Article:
From Dateline (March 13, 2003)
Biological Science Curriculum
by Dave Reid
In a quest to offer students a quality and relevant
education in the face of an explosion of knowledge in the field,
the core biological science curriculum is undergoing a sea of change.
Thanks to National Science Foundation grants and matching
resources totaling more than a million dollars, the department is
in the process of implementing, refining and evaluating the new
curriculum. It's an educational process not unlike the biological
evolutionary process through which organisms change and manifest
Reforming the curriculum involves major changes in
content, learning approaches and the use of cutting-edge technology,
said Joyce Ono, professor of biological science, who is spear- heading
the change under the direction of Gene Jones, chair and professor
of biological science.
“We have been working on this for the better
part of seven years,” said Jones. “It seems to be going
very well. The objective of the new core curriculum is to better
prepare lower-division students to succeed at the upper-division
level, where they will specialize in a particular sub- discipline
The changes have received the attention of other universities,
noted Ono. “We have been told by colleagues in a national
group [sponsored by Exxo-Mobil and the Pew Charitable Trust] that
promotes higher standards for undergraduate education that Cal State
Fullerton is in the forefront of change for large universities involved
in enhancing biological science education.”
At the heart of the program are four new five-unit
classes: Evolution and Biodiversity; Cellular Basis of Life; Genetics
and Molecular Biology; and Principles of Physiology and Ecology.
Principles was offered for the first time this semester; the others
were introduced last fall.
Also changing is the emphasis on memorization of large
numbers of facts.
“Students are learning through discovery - the
best way to learn science,” said Ono. “We want students
to understand fundamental processes, rather than memorizing information.
“We use the approach of guided inquiry and involve
student teams in laboratory and field work. We hope to provide a
scaffold, or framework, that students can fill in with new knowledge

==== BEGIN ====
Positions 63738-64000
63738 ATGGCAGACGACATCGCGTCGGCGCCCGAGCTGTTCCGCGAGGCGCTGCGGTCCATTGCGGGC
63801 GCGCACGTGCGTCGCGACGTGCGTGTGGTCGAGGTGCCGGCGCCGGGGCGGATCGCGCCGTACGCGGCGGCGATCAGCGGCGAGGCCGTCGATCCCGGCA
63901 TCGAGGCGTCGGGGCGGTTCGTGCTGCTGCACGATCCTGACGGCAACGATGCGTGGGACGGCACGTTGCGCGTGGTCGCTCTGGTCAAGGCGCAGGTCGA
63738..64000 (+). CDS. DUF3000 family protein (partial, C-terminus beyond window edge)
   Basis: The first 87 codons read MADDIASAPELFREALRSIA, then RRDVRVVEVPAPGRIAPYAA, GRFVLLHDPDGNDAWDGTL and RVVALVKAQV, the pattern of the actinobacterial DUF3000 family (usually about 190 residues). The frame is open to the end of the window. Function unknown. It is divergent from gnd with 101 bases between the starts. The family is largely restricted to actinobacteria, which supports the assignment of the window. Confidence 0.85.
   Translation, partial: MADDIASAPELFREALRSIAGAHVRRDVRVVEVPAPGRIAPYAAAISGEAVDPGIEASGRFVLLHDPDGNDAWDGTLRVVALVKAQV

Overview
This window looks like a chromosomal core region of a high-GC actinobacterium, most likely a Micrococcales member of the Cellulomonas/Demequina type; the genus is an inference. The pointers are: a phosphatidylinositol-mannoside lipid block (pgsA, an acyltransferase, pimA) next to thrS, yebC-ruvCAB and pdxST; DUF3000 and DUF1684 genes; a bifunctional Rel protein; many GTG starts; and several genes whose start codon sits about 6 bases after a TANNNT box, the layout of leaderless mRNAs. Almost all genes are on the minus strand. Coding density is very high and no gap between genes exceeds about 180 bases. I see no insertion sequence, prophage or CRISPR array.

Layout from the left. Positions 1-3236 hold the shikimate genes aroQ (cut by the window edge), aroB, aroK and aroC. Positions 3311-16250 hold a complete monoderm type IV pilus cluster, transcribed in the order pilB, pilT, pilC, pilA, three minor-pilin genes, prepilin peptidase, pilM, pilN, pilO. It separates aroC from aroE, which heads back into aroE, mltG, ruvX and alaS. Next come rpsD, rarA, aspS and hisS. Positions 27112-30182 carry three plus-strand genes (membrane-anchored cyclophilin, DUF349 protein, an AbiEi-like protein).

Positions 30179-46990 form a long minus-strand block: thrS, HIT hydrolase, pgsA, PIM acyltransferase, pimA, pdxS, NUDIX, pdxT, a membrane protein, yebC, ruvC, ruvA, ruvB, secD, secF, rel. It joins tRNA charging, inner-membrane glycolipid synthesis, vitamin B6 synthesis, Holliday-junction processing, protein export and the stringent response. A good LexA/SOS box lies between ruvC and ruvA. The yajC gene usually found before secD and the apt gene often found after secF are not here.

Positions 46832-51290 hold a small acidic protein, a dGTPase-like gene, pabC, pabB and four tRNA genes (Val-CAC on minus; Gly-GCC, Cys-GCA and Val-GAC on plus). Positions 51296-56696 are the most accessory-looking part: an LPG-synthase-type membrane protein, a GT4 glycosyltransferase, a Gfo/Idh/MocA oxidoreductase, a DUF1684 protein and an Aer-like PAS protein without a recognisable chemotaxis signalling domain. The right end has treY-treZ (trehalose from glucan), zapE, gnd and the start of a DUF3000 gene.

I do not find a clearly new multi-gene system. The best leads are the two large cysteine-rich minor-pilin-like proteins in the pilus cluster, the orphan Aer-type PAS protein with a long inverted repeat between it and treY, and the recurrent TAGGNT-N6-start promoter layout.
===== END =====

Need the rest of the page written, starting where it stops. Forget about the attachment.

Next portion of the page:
throughout the curriculum, as well as involve them in the processes
of science. We want students to learn to develop questions based
on obser- vations or research and formulate hypotheses that they
Also new is the use of cutting- edge technology.Mackey
Auditorium in the Ruby Gerontology Center, as well as several classes
in McCarthy and Langsdorf halls, have been wired for the Personal
Response System, in which students respond to class or test questions
by entering answers on a hand-held transponder. Receptors record
the responses, as well as who is responding. The responses can then
be displayed on a large screen in the form of a bar graph.
Finally, Biological Sciences has instituted an exit
exam. Such an exam was first used two years ago and is expected
to provide a valuable baseline of information, said Ono.
Still another major development will be the introduction
of a degree emphasis for biological science majors, similar to other
academic areas. Beginning in fall 2004, upper-division biological
science majors can select one of four emphases: biodiversity, ecology
and conservation biology; marine biology; cell and developmental
biology; or molecular biology and biotechnology.
Faculty members are responding well to the program,
said Ono, adding that programs are planned to aid new instructors
in implementing the curriculum.
“Though we will be studying and evaluating these
changes for quite some time, I feel very positive about what we've
done so far,” noted Jones.